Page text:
Which leads me to wonder who made the flagship video. It doesn’t seem to match with the rest of the site (though the whole site uses the lipstick-laden logo). I saw someone on Twitter (unfortunately, I can’t find it now) say that they (a scientist) were on the advisory committee for the video, and the company that made the video ignored every bit of input they gave, and given how incredibly out of touch the video is, I’m inclined to believe them. (I didn’t even mention how outdated the style of it was – it looked to me like an educational video from the mid-1980s.) Certainly no-one with even the slightest idea of they target audience (and the pressures and context in which they live) would think that this is an effective video. I’m pleased that there’s been such an uproar about it, and the video’s been pulled; I’m hoping the uproar (which, I should note, has been loud from men as well as women) will lead to some serious rethinking of the initiative’s strategy.

And can we please, for the love of all that is holy and graphically pleasing, wipe the scourge of lipstick font from the face of the planet?

By Millie

Millie is a perpetual grad student, an internationally recognized curmudgeon, and an occasional hugger of trees. She also makes a mean batch of couscous.

13 replies on “Science *Is* a Girl Thing, and Doesn’t Want (or Need) Your Pink!Lipstick!Sexyposing! Branding”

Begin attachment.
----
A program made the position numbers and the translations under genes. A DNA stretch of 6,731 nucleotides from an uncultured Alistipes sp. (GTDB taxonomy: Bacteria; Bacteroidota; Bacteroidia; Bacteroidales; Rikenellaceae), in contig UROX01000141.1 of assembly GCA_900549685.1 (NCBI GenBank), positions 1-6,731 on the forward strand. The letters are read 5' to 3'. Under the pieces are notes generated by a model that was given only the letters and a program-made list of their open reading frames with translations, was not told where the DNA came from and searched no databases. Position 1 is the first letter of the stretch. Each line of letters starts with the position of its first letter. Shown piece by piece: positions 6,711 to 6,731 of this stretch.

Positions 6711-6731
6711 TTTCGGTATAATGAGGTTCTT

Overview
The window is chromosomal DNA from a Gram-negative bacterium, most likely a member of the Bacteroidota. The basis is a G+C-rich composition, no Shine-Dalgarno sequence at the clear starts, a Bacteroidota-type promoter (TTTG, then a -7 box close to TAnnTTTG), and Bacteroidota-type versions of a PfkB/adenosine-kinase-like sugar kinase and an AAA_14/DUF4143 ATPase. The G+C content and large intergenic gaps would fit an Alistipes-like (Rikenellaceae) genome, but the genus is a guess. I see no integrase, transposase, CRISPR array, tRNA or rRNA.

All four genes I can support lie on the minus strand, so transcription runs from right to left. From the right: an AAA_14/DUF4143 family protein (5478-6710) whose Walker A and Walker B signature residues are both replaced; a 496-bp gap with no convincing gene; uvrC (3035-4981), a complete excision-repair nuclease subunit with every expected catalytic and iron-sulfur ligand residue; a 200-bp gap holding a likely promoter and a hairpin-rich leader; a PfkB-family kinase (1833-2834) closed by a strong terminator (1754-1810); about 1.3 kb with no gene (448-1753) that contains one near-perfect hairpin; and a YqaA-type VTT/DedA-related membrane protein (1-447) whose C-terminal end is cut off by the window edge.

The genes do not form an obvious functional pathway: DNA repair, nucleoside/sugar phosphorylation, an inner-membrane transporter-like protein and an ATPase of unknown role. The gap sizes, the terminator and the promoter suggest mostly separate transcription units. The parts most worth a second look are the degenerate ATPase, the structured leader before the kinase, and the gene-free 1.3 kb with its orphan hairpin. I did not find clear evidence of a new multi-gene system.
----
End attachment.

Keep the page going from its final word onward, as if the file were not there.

I just watched this (without sound, I’m in lab), and that turned me off science! I would not want to do science if I had to look like that. I’m dressed up today, do you want to know how? I am wearing a bracelet. It is a string bracelet, and has wooden beads on it. That’s as dressed up as I get. Blah.

Why all the makeup in the ad? I agree, girls who are thinking of going into STEM fields already know they face obstacles, and most don’t want to wear makeup everyday. This would just make them feel more alienated. My response mirrors Brigit’s: I’m making “potions” in the backyard!

That’s an incredibly thoughtless and offensive way to attempt to make more girls interested in STEM fields. My response as a kid would probably have been along the lines of “Makeup? Screw that shit – I’m here with my chemistry and dissecting kits, along with all sorts of “ingredients” from the kitchen and backyard trying to make “potions and cures”. Makeup … grumble grumble grumble”.

The US did a way cooler “Girls in STEM” video, one that would’ve probably have me going “I wanna do that, and that!” when I was a kid.

http://youtu.be/Q_11rwb4vEc

I watched the video without sound.  It just makes the women look idiotic and brainless.  I agree, to show girls that science is for them they should show women (real women) doing science!!  (And not just the obligatory female working with a petri dish or the centrifuge.)

 

I don’t even use lipstick. Does this mean I’m closer to being a scientist or further away from it? Is it necessary for being a girl-scientist? Do men need chiseled faces to become boy-scientists? Why won’t anyone come with the tough idea of people being scientists?

I second the motion for more ladies in physical sciences.  I love the idea of physics, philosophically, but I’m a chemist, and that’s my thing.  I definitely would’ve been turned off by this as a child, though, since I’ve never been into makeup.  It just seems thoroughly pointless unless they were trying to sell the girls as the formulation chemists for the makeup they’re posing with.  In which case, they should show them doing the chemical equations or the mixing or something.